For years, human papillomavirus (HPV) has been clearly linked to cervical cancer. The HPV vaccine could help decrease cervical cancer cases dramatically if administered to adolescents and young adults prior to infection. And because HPV also causes some cases of head and neck cancer, there’s even more reason to be proactive about prevention, experts say.
HPV is linked to some cases of cancer in the oropharynx, the part of the throat at the back of the mouth that includes tonsils and the back portion of the tongue. It has not been connected to other types of head and neck cancer. Yet because oropharyngeal cancer is often asymptomatic in its early stages, most cases are diagnosed only after the cancer has metastasized to lymph nodes in the neck, causing a palpable lump.
Dr. Bruce Haughey, director of the Head and Neck Cancer Center with Washington University Physicians, says that it’s routine to screen for HPV in conjunction with oropharyngeal cancer diagnosis. “The main reason is that the clinical behavior is very different for the HPV-related tumors versus the non-HPV-related tumors,” he says. “That then gives us some information to take to the patient in terms of the outlook of their disease and how we’re going to treat it.”
Patients whose tumors are HPV-positive have a better prognosis than those whose cancer is primarily related to smoking or alcohol use. “As of yet, there’s no prospective, randomized trial investigating outcomes comparing HPV-positive versus HPV-negative patients,” notes Dr. Mark Varvares, director of Saint Louis University Cancer Center and a SLUCare otolaryngologist. “But what we know from retrospective data analysis is that the patients who are HPV-positive in the oropharynx have a much better prognosis than those patients who are HPV-negative. What we also know is that the HPV-negative patients many times don’t respond as well to therapy, regardless of what we use.”
Survivorship for head and neck cancer in general is about 70 percent, adds Dr. Amit Bhatt, a St. Luke’s Hospital radiation oncologist. He cites a 2010 study published in the New England Journal of Medicine that looked at three-year oropharyngeal cancer survival without the cancer progressing during that time. “They found that patients who were HPV-positive did better than those patients who were HPV-negative: HPV-positive patients were 74 percent versus 43 percent,” he says.
Treatment may include surgery, chemotherapy, radiation therapy or a combination. “We know that the HPV-positive patients need to have the same aggressive treatment we’ve been giving them for decades,” Vavares says. “If you have an advanced HPV-negative tonsil cancer, you’re going to get high-dose radiation therapy and chemotherapy. What we’re now attempting to answer in clinical trials is whether we can treat the patients with HPV-positive disease with a lower dose.”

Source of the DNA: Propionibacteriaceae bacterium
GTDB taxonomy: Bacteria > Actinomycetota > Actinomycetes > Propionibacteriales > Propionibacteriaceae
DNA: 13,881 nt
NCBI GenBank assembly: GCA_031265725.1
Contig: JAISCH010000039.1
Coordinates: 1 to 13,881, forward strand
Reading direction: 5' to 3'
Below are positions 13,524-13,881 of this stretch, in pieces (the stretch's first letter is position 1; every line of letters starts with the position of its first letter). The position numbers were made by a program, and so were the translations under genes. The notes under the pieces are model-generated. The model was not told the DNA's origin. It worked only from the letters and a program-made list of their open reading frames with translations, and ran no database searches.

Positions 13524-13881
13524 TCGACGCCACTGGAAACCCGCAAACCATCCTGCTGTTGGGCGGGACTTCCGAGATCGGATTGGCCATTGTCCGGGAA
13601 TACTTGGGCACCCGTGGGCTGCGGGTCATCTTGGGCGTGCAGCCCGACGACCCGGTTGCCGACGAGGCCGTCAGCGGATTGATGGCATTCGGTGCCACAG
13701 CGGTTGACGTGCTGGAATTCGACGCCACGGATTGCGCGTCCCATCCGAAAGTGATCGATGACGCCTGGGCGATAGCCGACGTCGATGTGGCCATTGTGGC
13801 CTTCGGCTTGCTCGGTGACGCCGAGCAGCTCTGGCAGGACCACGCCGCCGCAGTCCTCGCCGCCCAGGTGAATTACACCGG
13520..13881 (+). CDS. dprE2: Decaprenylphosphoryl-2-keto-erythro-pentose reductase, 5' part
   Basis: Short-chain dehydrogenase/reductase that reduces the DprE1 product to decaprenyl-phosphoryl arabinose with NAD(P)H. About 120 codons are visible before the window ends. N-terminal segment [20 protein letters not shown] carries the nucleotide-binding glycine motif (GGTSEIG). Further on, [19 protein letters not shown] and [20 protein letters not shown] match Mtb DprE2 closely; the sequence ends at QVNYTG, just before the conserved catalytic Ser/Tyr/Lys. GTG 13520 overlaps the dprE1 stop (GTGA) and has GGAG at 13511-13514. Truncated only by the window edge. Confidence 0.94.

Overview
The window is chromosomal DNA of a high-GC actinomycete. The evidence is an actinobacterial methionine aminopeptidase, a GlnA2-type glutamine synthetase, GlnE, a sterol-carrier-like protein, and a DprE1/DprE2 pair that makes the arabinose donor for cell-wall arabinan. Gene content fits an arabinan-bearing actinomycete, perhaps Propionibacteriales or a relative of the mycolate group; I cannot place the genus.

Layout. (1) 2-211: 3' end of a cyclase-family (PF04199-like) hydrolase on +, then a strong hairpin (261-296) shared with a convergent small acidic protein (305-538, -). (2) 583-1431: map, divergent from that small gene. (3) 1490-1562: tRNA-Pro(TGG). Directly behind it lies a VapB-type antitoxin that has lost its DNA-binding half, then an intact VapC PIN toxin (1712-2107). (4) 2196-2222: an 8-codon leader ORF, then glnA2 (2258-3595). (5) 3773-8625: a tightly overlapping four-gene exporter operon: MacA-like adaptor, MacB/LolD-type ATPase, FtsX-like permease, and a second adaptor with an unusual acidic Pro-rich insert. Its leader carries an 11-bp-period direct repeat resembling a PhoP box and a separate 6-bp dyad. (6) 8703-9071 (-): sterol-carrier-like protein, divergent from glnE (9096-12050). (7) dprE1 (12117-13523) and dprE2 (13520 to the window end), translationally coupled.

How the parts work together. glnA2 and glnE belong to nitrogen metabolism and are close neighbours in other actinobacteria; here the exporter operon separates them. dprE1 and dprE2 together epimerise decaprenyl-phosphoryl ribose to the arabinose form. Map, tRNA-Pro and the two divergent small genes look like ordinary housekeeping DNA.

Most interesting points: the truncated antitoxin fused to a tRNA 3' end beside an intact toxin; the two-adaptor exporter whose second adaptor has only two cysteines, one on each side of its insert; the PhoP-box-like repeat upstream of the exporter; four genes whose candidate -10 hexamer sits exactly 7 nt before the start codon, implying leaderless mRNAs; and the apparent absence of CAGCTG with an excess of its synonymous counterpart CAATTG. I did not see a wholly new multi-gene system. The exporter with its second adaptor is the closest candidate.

Again, prevention is key, notes Bhatt. “The reality is that HPV is preventable. There’s a vaccine available, and we should avail ourselves of that. The Centers for Disease Control and Prevention just reported that there’s only 35 percent of eligible people actually being vaccinated; and with that kind of track record, we’re not really going to make a dent.”
Human papillomavirus (HPV) is responsible for a variety of serious health concerns, ranging from genital warts to cervical and oropharyngeal cancer. However, it is possible to prevent the spread of this sexually transmitted disease, and experts say therein lies the key to better health.
“We need more people to get the vaccine,” says Dr. Amit Bhatt, a St. Luke’s Hospital radiation oncologist, who treats HPV-positive cancers with high-dose radiation therapy. “Because of the way it’s transmitted, if not everyone is vaccinated, we’re not going to get anywhere. In addition, the vaccine really works before exposure so young women and men need to be vaccinated before they start sexual intercourse.”
The U.S. Centers for Disease Control and Prevention (CDC) recommend the vaccine in three doses over six months for all boys and girls (11 to 12 years of age). Catch-up vaccines are recommended for males through age 21 and for females through age 26 if they were not vaccinated when they were younger.
The CDC also advises that people who are sexually active should use condoms, which offer some degree of protection against HPV transmission, and be in a mutually monogamous relationship.
Although the vaccine is known to protect against the strains of HPV associated with oropharyngeal cancer, it’s going to take years to figure out the true impact, notes Dr. Mark Varvares, director of Saint Louis University Cancer Center and a SLUCare otolaryngologist. “You have to vaccinate people before they become sexually active and then wait decades to see if they develop the cancer. But there’s no doubt, it’s the same strains, and the vaccine provides excellent protection against cervical cancer.”
Vavares is hopeful that as the HPV vaccine become more widely used, there will be far fewer cases of HPV-positive oropharyngeal cancer. “We have the opportunity to prevent this cancer in 80 percent of patients who have oropharyngeal cancer,” he says. “That’s staggering.”